Rushana Buddha

Rushana Buddha


            The Rushana Buddha, also called Birushana Buddha, is a Japanese sculpture belonging to the Nara Period (710-964) representing Buddha. It is made of hollow dry lacquer, and its size is huge. It represents to Vaicorana, that is the transliteration of Sanskrit of Birushana. Vaicorana is a celestial buddha who is often interpreted, in texts like the Flower Garland Sutra, as the Bliss Body of the Historical Buddha. In Chinese, Korean, and Japanese Buddhism, Vairocana is also seen as the embodiment of the Buddhist concept of Emptiness. In the conception of the Five Wisdom Buddhas of Vajrayana Buddhism, Vairocana is at the centre.


        During the Nara period, Japan's capital was established in Nara. In this era, had its apogee the Buddhist art, continuing with intensive Chinese influence. They saw in Chinese art an harmony and perfection similar to the European taste for Greco-Roman classical art. The city of Nara was built as a lattice mapping. It was of equally importance the imperial palace and the main monastery. About the sculpture of this period, stand out the colossal statues of Buddha.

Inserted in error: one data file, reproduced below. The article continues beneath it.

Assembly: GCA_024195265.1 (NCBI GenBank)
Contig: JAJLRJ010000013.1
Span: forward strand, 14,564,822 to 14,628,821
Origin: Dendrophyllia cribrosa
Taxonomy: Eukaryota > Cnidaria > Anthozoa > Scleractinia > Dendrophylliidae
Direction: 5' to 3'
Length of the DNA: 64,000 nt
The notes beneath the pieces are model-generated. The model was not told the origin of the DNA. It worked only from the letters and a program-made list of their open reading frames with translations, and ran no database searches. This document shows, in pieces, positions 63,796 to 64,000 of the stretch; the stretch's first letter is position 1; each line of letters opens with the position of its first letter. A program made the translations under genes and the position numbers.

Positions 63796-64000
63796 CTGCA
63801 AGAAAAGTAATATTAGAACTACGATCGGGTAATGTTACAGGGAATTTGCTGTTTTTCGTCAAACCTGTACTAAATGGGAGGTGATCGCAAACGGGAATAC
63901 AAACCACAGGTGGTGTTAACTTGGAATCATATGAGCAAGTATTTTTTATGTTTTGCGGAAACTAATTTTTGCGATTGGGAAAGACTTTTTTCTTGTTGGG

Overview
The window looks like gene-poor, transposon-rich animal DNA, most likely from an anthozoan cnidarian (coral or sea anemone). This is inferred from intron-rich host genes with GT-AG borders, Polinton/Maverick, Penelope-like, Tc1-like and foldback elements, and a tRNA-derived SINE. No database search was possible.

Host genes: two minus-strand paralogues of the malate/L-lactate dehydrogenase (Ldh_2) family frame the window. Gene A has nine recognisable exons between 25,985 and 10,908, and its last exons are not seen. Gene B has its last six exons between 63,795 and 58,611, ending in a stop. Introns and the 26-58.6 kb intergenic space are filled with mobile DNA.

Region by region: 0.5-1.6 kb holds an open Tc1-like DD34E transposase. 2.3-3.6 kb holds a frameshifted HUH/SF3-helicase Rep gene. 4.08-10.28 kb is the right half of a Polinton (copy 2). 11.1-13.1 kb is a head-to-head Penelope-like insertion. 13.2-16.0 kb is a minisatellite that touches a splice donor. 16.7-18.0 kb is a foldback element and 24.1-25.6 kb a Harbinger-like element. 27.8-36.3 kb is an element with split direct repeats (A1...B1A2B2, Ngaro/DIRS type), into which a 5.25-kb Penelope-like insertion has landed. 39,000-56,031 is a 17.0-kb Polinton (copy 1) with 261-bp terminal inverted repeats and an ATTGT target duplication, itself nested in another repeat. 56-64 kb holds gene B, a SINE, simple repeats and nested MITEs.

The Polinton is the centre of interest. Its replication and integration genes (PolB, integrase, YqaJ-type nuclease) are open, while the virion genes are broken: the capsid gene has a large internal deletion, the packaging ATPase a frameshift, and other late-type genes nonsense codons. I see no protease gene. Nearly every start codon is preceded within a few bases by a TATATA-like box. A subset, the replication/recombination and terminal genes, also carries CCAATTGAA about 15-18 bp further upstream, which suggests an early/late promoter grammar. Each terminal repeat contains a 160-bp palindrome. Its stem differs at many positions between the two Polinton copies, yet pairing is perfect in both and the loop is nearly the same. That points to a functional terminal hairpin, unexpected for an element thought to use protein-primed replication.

Japanese art is an expression of Japanese culture, developed over time in various periods and styles that have been happening in chronological order, parallel to the historical, social and cultural development of the Japanese people. The major art forms have their origin in religion and political power.


            In conclusion, this large colossal sculpture of Buddha is one of the most important Japanese Buddhist sculpture, although there are many more even with the different gestures. Still, this sculpture is the perfect complement to the Japanese temple where it is.
            This sculpture is in the Temple of Tōshōdai-ji, in Nara, Japan.

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